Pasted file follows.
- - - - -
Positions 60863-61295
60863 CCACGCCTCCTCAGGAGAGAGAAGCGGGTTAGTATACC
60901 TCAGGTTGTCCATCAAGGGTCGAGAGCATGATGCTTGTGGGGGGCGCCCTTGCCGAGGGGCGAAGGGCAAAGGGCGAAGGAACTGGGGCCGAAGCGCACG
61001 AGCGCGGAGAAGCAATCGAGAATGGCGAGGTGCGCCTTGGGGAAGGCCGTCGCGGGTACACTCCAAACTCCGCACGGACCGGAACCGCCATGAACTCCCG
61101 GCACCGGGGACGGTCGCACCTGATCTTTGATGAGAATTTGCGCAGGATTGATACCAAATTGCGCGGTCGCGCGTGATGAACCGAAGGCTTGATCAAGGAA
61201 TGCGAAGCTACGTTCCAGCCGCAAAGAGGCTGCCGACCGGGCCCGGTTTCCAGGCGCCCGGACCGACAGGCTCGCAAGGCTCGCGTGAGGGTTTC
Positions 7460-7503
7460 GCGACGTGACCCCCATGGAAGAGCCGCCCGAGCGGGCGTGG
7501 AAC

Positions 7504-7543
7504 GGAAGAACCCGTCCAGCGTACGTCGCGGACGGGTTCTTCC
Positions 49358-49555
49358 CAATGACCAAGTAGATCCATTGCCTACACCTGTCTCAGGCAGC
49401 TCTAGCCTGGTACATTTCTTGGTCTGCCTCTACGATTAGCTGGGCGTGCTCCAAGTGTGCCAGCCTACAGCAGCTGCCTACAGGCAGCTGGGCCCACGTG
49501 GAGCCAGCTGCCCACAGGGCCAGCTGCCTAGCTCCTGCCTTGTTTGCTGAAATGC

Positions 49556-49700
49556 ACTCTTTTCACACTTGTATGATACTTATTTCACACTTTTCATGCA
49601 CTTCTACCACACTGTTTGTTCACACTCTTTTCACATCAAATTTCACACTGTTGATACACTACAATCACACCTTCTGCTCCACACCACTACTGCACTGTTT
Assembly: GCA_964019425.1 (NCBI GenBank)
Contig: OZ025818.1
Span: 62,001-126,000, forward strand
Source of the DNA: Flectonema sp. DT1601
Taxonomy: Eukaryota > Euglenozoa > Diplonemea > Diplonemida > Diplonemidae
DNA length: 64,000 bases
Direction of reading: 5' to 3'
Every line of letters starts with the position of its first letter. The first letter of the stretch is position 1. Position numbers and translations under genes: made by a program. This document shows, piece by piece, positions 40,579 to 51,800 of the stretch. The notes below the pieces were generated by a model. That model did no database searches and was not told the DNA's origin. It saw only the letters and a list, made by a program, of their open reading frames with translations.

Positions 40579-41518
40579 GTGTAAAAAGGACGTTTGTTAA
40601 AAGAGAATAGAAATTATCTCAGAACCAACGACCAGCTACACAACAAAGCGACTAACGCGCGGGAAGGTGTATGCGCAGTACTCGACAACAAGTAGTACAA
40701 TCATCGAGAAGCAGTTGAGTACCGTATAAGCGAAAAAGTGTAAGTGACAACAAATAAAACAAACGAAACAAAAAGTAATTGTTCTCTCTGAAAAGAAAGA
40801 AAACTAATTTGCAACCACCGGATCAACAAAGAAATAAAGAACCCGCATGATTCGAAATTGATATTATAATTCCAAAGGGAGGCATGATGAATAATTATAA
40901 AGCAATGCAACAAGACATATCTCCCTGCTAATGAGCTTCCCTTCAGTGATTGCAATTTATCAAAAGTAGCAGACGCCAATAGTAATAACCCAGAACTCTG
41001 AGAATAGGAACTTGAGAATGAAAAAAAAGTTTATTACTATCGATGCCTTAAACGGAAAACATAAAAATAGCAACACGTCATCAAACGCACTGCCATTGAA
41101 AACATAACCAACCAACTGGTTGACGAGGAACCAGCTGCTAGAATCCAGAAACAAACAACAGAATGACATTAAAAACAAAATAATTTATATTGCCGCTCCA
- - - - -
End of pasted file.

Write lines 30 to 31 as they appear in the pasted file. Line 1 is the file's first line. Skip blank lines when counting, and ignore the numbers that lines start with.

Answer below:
40701 TCATCGAGAAGCAGTTGAGTACCGTATAAGCGAAAAAGTGTAAGTGACAACAAATAAAACAAACGAAACAAAAAGTAATTGTTCTCTCTGAAAAGAAAGA
40801 AAACTAATTTGCAACCACCGGATCAACAAAGAAATAAAGAACCCGCATGATTCGAAATTGATATTATAATTCCAAAGGGAGGCATGATGAATAATTATAA